" 'Operation Marital' My plan therefore is"-I am quoting- ". . . to send these forces straight through Bulgaria, for the occupation of the north Aegean coast and, if necessary, the entire mainland of Greece."
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I then quote from Page 64, Paragraph 4, Subparagraph a:
"The primary objective of the operation is the occupation of the Aegean coast and the Salonika Basin. The continuation of the attack by way of Larissa and the Isthmus of Corinth may prove necessary."
It is quite obvious from these conditional orders that the occupation of the whole of Greece was intended only if we should be forced to take this measure by the landing of English troops, which at that time was not yet the case.
THE PRESIDENT: The Tribunal will adjourn now.
[A recess was taken.]
DR. EXNER: You said we had planned to leave Yugoslavia neutral. Now this plan was apparently changed by the Simovic Putsch. Why did this event alter our policy toward Yugoslavia?
JODL: This Putsch against a legal government, by officers meddling in politics, immediately after Yugoslavia had joined the Tripartite Pact had necessarily an anti-German tendency. We stood directly on the verge of the campaign against Greece, against the whole of Greece, for in the meantime English divisions had landed there, and this campaign could only be waged with a safely neutral Yugoslavia behind us.
THE PRESIDENT: Dr. Exner, various other members of the defendants Defendants Goering and Keitel-have dealt with the political aspects of the entry of Germany into Yugoslavia. Unless there is anything new for this defendant to give evidence about it seems to be entirely cumulative.
DR. EXNER: Then kindly just tell us, if you have anything new to add-some documents, et cetera.
JODL: I have something to add which concerns myself personally.
THE PRESIDENT: Nothing is coming through-the English was not coming through. Please, try it again. Repeat what you said.
JODL: I have something else to add which concerns me personally with regard to the Yugoslav problem...
THE PRESIDENT: No. There is nothing coming through to us. Go on then, Defendant. You were asked if there is anything new to say.
JODL: Yes, I have something personal to add.
DR. EXNER: Yes, do so.
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JODL: On this morning when the Fuehrer spontaneously ordered the immediate preparation of an attack on Yugoslavia, I proposed to him, or at least I mentioned to him, that after concentrating our troops we ought first to clarify the real situation, the political situation, by an ultimatum. He refused to do so. He said, "That will not be of any use." Field Marshal Keitel has already confirmed this.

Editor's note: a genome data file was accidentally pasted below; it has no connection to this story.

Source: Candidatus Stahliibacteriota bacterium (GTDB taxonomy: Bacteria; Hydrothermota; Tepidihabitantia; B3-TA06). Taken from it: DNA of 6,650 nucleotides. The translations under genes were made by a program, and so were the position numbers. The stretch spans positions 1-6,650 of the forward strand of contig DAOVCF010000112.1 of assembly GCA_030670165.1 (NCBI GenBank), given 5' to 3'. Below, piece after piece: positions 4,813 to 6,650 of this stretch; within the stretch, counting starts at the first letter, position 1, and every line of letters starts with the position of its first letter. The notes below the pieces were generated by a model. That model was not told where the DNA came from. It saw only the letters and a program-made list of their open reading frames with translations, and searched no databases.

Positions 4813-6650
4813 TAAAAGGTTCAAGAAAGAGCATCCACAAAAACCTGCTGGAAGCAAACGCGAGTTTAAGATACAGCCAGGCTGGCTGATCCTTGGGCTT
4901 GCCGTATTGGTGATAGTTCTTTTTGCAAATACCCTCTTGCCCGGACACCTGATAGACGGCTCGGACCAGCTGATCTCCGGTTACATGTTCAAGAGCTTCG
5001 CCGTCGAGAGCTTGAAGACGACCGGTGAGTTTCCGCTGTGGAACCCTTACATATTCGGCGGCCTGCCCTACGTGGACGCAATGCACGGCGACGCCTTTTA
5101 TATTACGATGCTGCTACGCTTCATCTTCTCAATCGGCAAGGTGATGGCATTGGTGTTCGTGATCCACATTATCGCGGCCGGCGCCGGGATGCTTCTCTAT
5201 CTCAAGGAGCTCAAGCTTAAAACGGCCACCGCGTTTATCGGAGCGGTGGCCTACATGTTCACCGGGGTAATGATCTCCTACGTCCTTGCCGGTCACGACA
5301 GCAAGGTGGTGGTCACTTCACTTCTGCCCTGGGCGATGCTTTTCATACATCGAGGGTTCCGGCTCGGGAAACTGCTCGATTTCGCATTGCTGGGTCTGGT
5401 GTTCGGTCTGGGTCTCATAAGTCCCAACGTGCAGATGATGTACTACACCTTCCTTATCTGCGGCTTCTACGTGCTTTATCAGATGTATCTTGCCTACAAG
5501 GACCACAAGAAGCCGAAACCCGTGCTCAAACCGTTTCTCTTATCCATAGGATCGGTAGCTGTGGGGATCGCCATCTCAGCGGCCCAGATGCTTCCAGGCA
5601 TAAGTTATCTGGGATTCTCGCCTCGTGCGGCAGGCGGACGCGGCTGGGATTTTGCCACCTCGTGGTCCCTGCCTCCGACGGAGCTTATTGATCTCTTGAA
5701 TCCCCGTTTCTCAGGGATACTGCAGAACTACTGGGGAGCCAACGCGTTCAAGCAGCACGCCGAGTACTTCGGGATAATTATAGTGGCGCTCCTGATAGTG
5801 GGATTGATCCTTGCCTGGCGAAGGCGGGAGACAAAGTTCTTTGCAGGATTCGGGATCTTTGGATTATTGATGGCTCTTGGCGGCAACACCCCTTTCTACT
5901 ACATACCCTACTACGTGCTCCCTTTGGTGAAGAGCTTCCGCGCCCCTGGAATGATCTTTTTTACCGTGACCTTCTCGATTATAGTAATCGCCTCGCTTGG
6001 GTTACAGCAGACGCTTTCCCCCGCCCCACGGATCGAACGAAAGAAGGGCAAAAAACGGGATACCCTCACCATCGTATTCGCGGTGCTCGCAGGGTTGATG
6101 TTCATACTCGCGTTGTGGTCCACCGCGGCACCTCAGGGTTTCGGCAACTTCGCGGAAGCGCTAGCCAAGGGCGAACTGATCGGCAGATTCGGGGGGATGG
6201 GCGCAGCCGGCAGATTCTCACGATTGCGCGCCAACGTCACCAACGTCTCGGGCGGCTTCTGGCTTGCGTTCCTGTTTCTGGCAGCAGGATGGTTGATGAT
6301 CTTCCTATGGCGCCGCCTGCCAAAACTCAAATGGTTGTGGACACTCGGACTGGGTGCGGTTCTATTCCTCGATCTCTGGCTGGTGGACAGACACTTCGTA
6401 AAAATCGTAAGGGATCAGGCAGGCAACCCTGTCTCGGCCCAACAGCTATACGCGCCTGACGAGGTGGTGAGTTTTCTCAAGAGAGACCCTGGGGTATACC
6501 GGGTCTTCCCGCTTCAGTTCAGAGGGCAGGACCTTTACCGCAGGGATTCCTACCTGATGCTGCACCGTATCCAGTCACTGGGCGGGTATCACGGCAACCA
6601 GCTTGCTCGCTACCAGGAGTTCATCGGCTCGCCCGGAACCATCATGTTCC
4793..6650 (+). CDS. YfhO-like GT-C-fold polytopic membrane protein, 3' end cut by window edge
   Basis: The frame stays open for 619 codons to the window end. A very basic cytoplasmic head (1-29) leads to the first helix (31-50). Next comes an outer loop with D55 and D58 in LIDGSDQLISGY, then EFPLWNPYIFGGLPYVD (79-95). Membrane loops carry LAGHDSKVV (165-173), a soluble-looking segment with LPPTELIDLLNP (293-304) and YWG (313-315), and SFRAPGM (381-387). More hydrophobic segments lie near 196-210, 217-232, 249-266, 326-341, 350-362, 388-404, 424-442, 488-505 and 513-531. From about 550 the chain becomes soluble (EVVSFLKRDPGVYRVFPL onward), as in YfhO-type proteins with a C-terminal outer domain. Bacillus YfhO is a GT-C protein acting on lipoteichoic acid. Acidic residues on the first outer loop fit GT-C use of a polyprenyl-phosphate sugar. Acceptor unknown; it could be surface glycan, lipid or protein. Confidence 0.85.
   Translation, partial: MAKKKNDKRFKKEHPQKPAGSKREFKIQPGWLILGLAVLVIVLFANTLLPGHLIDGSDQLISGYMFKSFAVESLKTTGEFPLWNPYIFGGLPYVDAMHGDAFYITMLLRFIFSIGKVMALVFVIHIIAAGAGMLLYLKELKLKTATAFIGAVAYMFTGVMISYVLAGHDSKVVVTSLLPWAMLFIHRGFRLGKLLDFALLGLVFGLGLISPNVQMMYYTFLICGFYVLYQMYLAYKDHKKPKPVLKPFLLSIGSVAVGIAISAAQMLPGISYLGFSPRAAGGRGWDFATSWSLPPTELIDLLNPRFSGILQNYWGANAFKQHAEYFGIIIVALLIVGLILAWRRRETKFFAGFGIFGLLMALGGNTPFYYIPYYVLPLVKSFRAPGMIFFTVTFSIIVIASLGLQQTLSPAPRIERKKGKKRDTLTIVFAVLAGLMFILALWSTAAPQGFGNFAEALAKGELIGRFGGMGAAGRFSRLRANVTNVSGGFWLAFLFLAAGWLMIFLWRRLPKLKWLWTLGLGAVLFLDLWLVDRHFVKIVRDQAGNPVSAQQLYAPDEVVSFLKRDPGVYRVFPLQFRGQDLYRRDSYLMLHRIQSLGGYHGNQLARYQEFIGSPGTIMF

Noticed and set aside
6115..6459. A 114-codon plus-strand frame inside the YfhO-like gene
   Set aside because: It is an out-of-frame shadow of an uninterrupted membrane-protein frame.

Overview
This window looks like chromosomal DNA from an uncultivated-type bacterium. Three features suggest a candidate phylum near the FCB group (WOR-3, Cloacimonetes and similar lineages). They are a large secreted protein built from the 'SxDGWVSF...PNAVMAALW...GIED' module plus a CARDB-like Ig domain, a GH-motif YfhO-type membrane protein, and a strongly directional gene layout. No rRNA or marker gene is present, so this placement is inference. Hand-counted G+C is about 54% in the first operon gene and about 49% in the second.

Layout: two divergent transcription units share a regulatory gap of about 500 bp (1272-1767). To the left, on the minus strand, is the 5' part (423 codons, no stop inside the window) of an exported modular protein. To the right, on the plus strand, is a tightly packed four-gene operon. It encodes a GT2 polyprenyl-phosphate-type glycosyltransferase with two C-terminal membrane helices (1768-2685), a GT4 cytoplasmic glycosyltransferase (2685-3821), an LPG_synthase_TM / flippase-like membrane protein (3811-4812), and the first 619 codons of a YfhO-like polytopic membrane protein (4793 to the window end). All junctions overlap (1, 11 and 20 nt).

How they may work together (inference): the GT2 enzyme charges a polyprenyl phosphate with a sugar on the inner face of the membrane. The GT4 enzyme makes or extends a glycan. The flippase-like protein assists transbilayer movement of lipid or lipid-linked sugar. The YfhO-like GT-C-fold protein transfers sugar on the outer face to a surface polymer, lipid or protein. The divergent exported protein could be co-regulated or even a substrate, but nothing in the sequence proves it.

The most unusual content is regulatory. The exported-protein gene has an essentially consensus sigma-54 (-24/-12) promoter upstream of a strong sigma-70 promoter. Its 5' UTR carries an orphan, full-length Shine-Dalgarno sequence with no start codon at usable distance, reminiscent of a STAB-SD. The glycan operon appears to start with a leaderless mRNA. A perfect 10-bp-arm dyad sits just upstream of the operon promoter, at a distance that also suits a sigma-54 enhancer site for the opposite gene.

DR. EXNER: Tell me, was that on 27 March?
JODL: Yes, that was on the 27th. May I give proof of this. On the evening of the 27th the order was issued...
THE PRESIDENT: I do not think it is necessary if the Defendant Keitel said it, and you say it, and there is no cross-examination about it.
DR. EXNER: But I feel that there is something important.
JODL: A document was submitted, Document 1746-PS, Exhibit GB-120, on Page 70 of the document book.
DR. EXNER: Page 71.
JODL: Yes, the text is on Page 71. If the Court will compare this sentence on Page 71, Paragraph 1, with the sentence on Page 69
of the document book a difference will be noticed. Page 69 contains the order signed by the Fuehrer, and it begins with this sentence which I shall quote:
"The military Putsch in Yugoslavia has altered the political situation in the Balkans. Even if she makes a declaration of loyalty, Yugoslavia must be considered as an enemy and therefore beaten as quickly as possible."
This, as appears from the date, was issued on 27 March. I worked that whole night at the Reich Chancellery, which is another proof
of the sudden nature of the whole case. At 4 o'clock on the morning of the 28th, as stated on Page 71, I put the following aide-memoire, this operational aide-memoire, into the hand of General Von Rintelen, our liaison officer with the Italian High Command. In it I had written-I quote:
"Should political developments call for armed intervention against Yugoslavia, it is the German intention..." et cetera.
I must admit that, in this instance, I ventured a little into the political field, but in so doing I thought that if Germany did not clarify the political situation beyond any doubt, Italy perhaps might do it.
DR. EXNER: The next document is also evidence of the suddenness of this decision, and I have had it printed on Page 73, Volume 1. That is the order issued by the High Command of the Army on the basis of these directives-the order for deployment of troops for
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the operation. That is Document R-95, Exhibit GB-127, Page 73, of
Volume I, as I have already stated, and it says there:
"As a result of the change in the political situation..." et cetera-and then-"there will be concentrated..."-and then the last paragraph states-"The operation will be given the code name 'Project 25."'
I ask you, Generaloberst, can anything be gathered from this?
JODL: The order issued was not until 3 April...
DR. EXNER: No, 30 March.
JODL: . . .30 March.
DR. EXNER: Did the operation receive the code name "Project 25"?